Posted on September 30, 2004

Black Voters To Decide Election

Hazel Trice Edney, Louisiana Weekly (New Orleans), Sep. 27

WASHINGTON (NNPA) — Democratic presidential candidate Sen. John Kerry, running neck-in-neck in his race against President George W. Bush, said he believes Black voters will determine who wins the presidential election on Nov. 2.

“I think the black vote can decide this election,” Kerry said in an exclusive interview with the NNPA News Service. “Not only [am I] not taking it for granted. I think it’s the most important vote in the election.”

Some public opinion polls place Bush ahead of his Democratic challenger, some place them essentially tied, but Kerry said the only thing is relying on is what happens at the polls on Election Day.

When it comes to African-American voters, Kerry said, he and Bush couldn’t be more different.

“Compare our records,” Kerry said. “I have a 35-year record of consistently standing up and fighting for inclusion, for equal opportunity that I began in the 1960s in the Civil Rights Movement, that I fought for when I came back from Vietnam alongside brothers and sisters of color who were mistreated when they came home from Vietnam, who had been met with discrimination.”

“I fought for minority set-asides, I wrote the historically underutilized business legislation. I fought for empowerment zones. I fought for educational opportunity for after-school programs for Head Start. All of the things that George Bush has cut, all of the things George Bush attacks, I have fought for.”

Kerry then recounted the Bush civil rights record.

“He celebrates Martin Luther King’s birthday by sending a challenge to the Michigan case on affirmative action,” Kerry said, referring to Bush. “The next year, he celebrates it by appointing [conservative Judge] Charles Pickering to the court of the United States of America. He is completely insensitive to all of the communities of color in the country. He hasn’t fulfilled his promises with respect to being a uniter, not a divider. And I think it’s important to draw those contrasts and I intend to do it.”

Black politicians and civil rights activists, including Jesse Jackson Sr., Al Sharpton and U.S. Rep. Elijah Cummings, say they have encouraged Kerry to aggressively confront Bush during the final days of the campaign.

“In modern-American politics, unfortunately you have to answer the negative and that’s why George Bush is doing it, because he’s trying to run away from his record. And if you don’t stand up and do it, people think you’re not standing up. So the answer is we have to answer,” Kerry said.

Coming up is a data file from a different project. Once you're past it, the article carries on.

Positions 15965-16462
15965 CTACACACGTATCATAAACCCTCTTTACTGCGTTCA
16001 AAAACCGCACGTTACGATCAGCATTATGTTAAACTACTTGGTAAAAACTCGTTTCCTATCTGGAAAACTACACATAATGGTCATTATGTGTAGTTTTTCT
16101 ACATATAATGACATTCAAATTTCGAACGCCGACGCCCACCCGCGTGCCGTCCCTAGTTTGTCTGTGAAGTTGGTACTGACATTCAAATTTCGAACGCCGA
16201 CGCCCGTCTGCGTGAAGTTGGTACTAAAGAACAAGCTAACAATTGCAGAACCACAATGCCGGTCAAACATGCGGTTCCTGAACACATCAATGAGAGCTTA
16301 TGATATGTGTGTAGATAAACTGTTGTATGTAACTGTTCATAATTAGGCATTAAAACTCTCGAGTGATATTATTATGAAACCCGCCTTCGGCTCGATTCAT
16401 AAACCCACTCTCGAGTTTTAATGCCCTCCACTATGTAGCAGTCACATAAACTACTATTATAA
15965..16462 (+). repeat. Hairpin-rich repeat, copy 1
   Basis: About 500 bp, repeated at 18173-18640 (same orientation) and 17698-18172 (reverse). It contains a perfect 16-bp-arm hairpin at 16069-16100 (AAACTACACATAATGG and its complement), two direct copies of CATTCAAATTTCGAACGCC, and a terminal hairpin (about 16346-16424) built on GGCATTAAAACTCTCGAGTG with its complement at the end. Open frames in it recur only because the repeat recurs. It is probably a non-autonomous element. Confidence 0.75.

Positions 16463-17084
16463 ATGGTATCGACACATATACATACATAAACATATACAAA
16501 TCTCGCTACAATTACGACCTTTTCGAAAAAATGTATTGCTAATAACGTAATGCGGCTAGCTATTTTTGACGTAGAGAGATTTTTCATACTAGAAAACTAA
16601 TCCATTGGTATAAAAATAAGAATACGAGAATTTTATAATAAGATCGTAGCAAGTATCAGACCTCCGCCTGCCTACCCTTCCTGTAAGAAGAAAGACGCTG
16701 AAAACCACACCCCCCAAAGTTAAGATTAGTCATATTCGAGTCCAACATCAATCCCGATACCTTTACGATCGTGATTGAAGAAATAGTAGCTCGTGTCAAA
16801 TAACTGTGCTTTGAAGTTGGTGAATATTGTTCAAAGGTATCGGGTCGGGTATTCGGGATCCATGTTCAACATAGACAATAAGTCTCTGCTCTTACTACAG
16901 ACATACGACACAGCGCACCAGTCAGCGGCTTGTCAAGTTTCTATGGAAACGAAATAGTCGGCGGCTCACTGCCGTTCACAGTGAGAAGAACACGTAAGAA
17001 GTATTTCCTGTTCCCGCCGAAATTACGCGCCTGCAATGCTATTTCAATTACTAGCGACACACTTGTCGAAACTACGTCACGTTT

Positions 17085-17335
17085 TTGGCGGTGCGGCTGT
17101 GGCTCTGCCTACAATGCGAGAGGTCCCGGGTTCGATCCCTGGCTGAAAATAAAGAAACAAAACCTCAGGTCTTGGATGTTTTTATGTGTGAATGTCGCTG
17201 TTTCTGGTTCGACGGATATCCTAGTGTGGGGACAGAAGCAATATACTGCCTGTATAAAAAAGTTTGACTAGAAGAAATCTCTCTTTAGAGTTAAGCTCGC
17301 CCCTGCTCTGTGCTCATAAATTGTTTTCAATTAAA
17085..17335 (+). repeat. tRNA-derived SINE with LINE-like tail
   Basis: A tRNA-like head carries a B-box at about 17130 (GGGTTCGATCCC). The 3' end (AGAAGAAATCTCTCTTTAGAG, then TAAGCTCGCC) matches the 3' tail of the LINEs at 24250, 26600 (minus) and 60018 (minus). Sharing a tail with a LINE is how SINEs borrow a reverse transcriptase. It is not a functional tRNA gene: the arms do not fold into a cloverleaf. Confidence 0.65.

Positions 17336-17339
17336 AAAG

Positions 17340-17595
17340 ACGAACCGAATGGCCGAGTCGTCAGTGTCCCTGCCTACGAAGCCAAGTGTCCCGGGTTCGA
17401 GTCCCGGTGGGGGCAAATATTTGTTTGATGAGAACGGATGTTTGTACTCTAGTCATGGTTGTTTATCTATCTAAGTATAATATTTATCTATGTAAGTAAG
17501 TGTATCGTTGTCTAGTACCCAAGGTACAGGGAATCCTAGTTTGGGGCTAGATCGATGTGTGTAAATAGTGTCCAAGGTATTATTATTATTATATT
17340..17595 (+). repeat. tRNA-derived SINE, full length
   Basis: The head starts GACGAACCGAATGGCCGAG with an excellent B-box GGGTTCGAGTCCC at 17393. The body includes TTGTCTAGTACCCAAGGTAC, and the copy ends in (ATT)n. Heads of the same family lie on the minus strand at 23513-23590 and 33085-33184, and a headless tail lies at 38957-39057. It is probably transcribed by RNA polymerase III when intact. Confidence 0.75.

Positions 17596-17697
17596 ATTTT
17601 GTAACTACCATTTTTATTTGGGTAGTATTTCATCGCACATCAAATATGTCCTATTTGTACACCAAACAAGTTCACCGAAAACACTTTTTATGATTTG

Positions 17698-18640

He defends himself against criticism that he devoted too much of his acceptance speech in Boston on Iraq.

“The war in Iraq has taken $200 billion dollars from Americans. And instead of investing it in inner cities and rural communities and elsewhere, it’s gone to Iraq because the president misled America,” Kerry said. “So, we talk about it because it shows the degree to which this president has really made the wrong choices for our nation.”

And no where is that clearer than how African Americans have suffered under Bush, Kerry said.

“If you look at the African-American employment rate, it’s 10 percent . . . One in four African Americans are living in poverty, one in three children,” he said. “In addition, George Bush launched an assault on affirmative action, he launched an assault on minority set-aside programs. He promises out of one side of his mouth and he takes it away out of the other. We need a president who’s going to follow through and do things.”

What Kerry did not do was to mention blacks or African-American one time in his acceptance speech and when he referred to civil rights, it was only in the context of women.

“I was really trying to talk to all Americans and not break the speech into a constituency-oriented speech,” Kerry said. “I wanted to speak to all of them simultaneously together. I talked about schools that are separate but unequal. That is talking to the African-American community. I talked about health care for every American. That’s talking to the African-American community. I talked about education in schools where we’re fixing the separate and unequal funding system of today and we’re going to fully-fund special needs and so forth. I think I talked very much to the aspirations of African Americans, Hispanic-Americans women, men.”

Kerry, who has straight As on the NAACP annual Civil Rights Report Card, said no omissions in his speech could match Bush’s anti-civil rights record.

“He challenged affirmative action. His Equal Employment Opportunity Commission doesn’t do anything . . . He hasn’t met with the NAACP, he hasn’t met with the Leadership Conference on Civil Rights, he doesn’t meet with the Black Caucus,” Kerry said. “This is a man who has not reached out and just talks the talk.”

Kerry said one of his major challenges over the next month will be to show the black community why Bush does not deserve four more years.

“It’s just a difference that’s wider than the Grand Canyon between George Bush and me in terms of the outcome of what this election means to the African-American community of America,” the Democratic nominee said. “He might have the right to appoint as many as four justices to the Supreme Court. That will alter for the rest of our lives, the balance of ability to enforce equal rights, civil rights, to advance the cause of African Americans, to have an increase in the minimum wage, to keep the set-aside programs, to not see affirmative action destroyed. All of these things that they’ve been attacking for years, will be under assault if we can’t mobilize and win this election.”